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Surface and atmospheric controls on the onset of moist convection over land

Gentine, Pierre; Holtslag, Albert A. M.; D’Andrea, Fabio; Ek, Michael

The onset of moist convection over land is investigated using a conceptual approach with a slab boundary layer model. We here determine the essential factors for the onset of boundary layer clouds over land, and study their relative importance. They are: 1) the ratio of the temperature to the moisture lapse rates of the free troposphere, i.e. the inversion Bowen ratio, 2) the mean-daily surface temperature, 3) the relative humidity of the free troposphere and 4) the surface evaporative fraction. A clear transition is observed between two regimes of moistening of the boundary layer as assessed by the relative humidity at the boundary layer top. In the first so-called wet soil advantage regime, the moistening results from the increase of the mixed-layer specific humidity, which linearly depends on the surface evaporative fraction and inversion Bowen ratio through a dynamic boundary layer factor. In the second so-called dry soil advantage regime, the relative humidity tendency at the boundary layer top is controlled by the thermodynamics and changes in the moist adiabatic induced by the decreased temperature at the boundary layer top and consequent reduction in saturation water vapor pressure. This regime pertains for very deep boundary layers under weakly stratified free troposphere over hot surface conditions. In the context of the conceptual model, a rise in free-tropospheric temperature (global warming) increases the occurrence of deep convection and reduces the cloud cover over moist surfaces. This study provides new intuition and predictive capacity on the mechanism controlling the occurrence of moist convection over land.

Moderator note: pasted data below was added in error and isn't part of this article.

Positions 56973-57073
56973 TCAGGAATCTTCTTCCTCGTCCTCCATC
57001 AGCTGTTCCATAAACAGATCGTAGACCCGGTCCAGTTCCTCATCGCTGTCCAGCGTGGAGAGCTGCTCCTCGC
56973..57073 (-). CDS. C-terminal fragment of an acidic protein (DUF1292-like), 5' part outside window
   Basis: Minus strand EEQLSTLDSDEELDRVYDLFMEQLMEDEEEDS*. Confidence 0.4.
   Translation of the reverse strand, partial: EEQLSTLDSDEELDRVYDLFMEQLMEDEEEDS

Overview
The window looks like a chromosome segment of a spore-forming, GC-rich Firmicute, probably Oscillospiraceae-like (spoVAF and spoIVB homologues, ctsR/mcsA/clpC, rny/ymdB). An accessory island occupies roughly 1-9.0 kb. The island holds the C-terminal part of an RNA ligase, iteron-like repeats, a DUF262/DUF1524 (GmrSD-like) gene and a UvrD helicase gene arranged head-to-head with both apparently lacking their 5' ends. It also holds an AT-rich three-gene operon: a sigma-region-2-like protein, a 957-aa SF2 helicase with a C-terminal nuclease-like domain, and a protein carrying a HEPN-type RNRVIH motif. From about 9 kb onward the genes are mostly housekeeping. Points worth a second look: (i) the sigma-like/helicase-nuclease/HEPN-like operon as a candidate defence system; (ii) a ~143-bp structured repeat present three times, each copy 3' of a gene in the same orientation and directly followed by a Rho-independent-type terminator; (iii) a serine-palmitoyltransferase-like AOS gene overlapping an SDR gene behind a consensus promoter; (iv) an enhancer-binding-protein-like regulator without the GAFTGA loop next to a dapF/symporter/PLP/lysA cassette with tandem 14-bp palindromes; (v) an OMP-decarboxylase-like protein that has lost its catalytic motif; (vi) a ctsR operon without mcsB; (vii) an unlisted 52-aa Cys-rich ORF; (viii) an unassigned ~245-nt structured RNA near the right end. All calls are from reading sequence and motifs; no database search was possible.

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Title
Journal of Hydrometeorology
DOI
https://doi.org/10.1175/JHM-D-12-0137.1

More About This Work

Academic Units
Earth and Environmental Engineering
Published Here
September 25, 2013